Author Topic: burning old tires!  (Read 691 times)

FirePaddle

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burning old tires!
« on: December 05, 2017, 07:27:50 PM »
well, not really...

I live where it snows, and we have a large driveway to plow, so I own a 1995 ATV, which I maintain myself. The front tires were very dry rotted, so I purchased new used tires for the front, and took the tires into the tire shop to have the new tires mounted, but after 45 minutes of trying to break the bead on the old tires off the rim, even using the semi tire machine, they failed. I took them home, cut the tires off, but the tire bead was fused to the rim. Soaking in gasoline did nothing to make them budge. I was faced with having to find new rims, but then I thought, why not just burn them off! I tried a torch first, but they would not stay lit, so I made a nice pallet bonfire and threw the rims on there! 10 minutes later, all that remained was the metal strands from the bead! I cooled them off and cleaned them off, and plan to give them a coating of rustoleum tonight. Good as new!

I figured this saved me about $100 and about a month of looking for used rims of the correct size.

Bracken_Joy

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Re: burning old tires!
« Reply #1 on: December 05, 2017, 08:00:20 PM »
I don't know much about metallurgy, but isn't there a chance that affected the strength of the rims?? Seems dangerous to me =\
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ducky19

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Re: burning old tires!
« Reply #2 on: December 06, 2017, 06:39:24 AM »
It's possible that it could have affected the strength and potentially even the shape of the rim, but if he's just using the ATV for plowing his drive I think he should be fine. Now if he's playing around out in the fields with it hitting higher speeds, I might be a little worried.

soccerluvof4

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Re: burning old tires!
« Reply #3 on: December 06, 2017, 07:35:18 AM »
Depending on what you put on the fire your typical fire if my memory serves me right for wood/paper runs 450-500 F  Aluminum melts again I believe 1200 F and Steel 1500+ so should be ok BUT not something I probably would recommend doing and dont hold me to those numbers.  The color of the flame tells you alot to the temperature as well. Based on the picture I dont see much blue so probably not that hot of a fire. Interesting op has fire in his name!
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FirePaddle

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Re: burning old tires!
« Reply #4 on: December 07, 2017, 12:59:32 PM »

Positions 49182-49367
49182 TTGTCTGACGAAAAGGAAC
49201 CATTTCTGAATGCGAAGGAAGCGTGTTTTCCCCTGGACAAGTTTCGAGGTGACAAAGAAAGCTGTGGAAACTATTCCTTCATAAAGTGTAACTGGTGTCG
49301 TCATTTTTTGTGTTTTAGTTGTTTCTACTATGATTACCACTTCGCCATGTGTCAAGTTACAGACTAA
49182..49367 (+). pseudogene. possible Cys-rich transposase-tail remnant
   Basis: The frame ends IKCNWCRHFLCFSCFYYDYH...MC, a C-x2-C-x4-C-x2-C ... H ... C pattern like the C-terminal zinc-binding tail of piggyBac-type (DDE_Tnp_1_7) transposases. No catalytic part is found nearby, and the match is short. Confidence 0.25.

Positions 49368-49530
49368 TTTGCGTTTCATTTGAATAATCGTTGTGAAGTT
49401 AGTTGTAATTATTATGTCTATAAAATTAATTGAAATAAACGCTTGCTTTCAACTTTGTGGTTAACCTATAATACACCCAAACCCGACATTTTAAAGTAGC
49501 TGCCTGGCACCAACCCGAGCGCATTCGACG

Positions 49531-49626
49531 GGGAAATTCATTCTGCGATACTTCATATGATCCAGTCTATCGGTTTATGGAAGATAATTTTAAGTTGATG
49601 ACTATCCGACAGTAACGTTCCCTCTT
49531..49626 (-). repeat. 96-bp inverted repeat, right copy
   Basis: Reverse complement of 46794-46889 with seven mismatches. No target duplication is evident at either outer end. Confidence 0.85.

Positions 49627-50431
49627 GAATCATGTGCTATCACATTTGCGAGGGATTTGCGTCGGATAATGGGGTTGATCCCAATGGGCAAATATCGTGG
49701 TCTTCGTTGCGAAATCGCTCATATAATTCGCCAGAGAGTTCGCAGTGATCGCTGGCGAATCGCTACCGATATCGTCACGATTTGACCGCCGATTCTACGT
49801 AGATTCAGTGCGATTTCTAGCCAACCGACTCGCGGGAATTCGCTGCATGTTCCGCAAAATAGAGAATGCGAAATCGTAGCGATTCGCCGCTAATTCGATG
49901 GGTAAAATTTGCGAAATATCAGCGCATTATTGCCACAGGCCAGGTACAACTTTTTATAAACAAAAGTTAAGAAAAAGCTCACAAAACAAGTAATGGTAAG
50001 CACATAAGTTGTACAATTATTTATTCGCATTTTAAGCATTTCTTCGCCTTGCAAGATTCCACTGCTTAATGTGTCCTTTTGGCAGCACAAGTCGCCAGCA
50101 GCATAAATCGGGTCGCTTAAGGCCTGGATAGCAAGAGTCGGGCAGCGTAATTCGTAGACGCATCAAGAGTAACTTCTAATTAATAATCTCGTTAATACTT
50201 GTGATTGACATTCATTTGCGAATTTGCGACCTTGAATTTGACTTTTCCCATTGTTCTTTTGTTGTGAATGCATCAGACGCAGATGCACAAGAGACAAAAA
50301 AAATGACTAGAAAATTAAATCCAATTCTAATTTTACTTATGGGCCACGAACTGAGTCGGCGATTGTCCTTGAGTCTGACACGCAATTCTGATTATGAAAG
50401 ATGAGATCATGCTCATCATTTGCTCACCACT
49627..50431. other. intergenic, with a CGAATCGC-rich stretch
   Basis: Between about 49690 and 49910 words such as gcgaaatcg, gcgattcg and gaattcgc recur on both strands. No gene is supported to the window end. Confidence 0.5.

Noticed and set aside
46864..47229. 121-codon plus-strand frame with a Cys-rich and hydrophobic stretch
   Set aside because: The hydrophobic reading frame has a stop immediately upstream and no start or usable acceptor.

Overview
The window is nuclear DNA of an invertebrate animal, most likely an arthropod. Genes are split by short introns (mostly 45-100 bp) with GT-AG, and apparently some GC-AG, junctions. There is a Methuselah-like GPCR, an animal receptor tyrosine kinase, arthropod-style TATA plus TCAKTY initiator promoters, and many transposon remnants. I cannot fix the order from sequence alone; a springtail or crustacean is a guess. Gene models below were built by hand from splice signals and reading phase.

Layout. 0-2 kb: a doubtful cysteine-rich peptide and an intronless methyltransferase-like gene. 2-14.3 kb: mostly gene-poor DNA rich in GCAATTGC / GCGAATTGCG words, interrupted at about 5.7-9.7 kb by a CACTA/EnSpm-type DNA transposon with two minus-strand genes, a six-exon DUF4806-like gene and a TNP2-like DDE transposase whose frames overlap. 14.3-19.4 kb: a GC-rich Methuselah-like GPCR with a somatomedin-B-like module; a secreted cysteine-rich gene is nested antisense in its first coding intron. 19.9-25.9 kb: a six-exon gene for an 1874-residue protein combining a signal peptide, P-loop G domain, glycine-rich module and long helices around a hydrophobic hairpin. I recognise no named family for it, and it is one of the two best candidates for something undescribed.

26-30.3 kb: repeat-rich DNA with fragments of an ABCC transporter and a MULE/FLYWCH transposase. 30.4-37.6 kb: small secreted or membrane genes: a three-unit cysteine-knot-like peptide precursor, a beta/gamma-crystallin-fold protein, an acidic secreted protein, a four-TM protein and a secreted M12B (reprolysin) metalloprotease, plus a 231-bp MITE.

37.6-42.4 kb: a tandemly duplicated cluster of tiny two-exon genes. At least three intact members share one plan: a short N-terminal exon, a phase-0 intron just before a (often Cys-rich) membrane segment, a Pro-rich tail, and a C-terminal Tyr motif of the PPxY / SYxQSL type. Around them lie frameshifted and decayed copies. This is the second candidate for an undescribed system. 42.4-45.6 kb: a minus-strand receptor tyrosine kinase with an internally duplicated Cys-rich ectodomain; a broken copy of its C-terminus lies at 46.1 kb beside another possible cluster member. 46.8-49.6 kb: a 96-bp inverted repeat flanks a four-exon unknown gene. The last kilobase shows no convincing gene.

I live dangerously, except not with my investments or insurance coverage! They are steel rims, no noticeable damage, they were only in there for about 10 minutes, and yes, I only use it to plow our driveway. It was a last resort, and I was willing to have them be destroyed if it didn't work as planned, as they were basically useless with the fused bead on there anyway. It was a surprise that it worked out so well!

Syonyk

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Re: burning old tires!
« Reply #5 on: December 07, 2017, 04:45:42 PM »
I live dangerously, except not with my investments or insurance coverage! They are steel rims, no noticeable damage, they were only in there for about 10 minutes, and yes, I only use it to plow our driveway. It was a last resort, and I was willing to have them be destroyed if it didn't work as planned, as they were basically useless with the fused bead on there anyway. It was a surprise that it worked out so well!

I'm sure they're fine.

And an awesome example of, "If it's already broken, you can't possibly make it worse." :)  They were scrap, so nothing you do will make them more scrap than they started as, but you might solve the problem!
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JLee

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Re: burning old tires!
« Reply #6 on: December 07, 2017, 06:31:56 PM »
Depending on what you put on the fire your typical fire if my memory serves me right for wood/paper runs 450-500 F  Aluminum melts again I believe 1200 F and Steel 1500+ so should be ok BUT not something I probably would recommend doing and dont hold me to those numbers.  The color of the flame tells you alot to the temperature as well. Based on the picture I dont see much blue so probably not that hot of a fire. Interesting op has fire in his name!

Steel can change under heat wayyyyy before it melts.   According to wikipedia, tires won't burn until they've been at 750f for several minutes.  Assuming the rubber surrounding the steel did in fact burn off, it was pretty hot!

Fortunately we aren't talking about knife blades here, or wheels that are used at highway speed...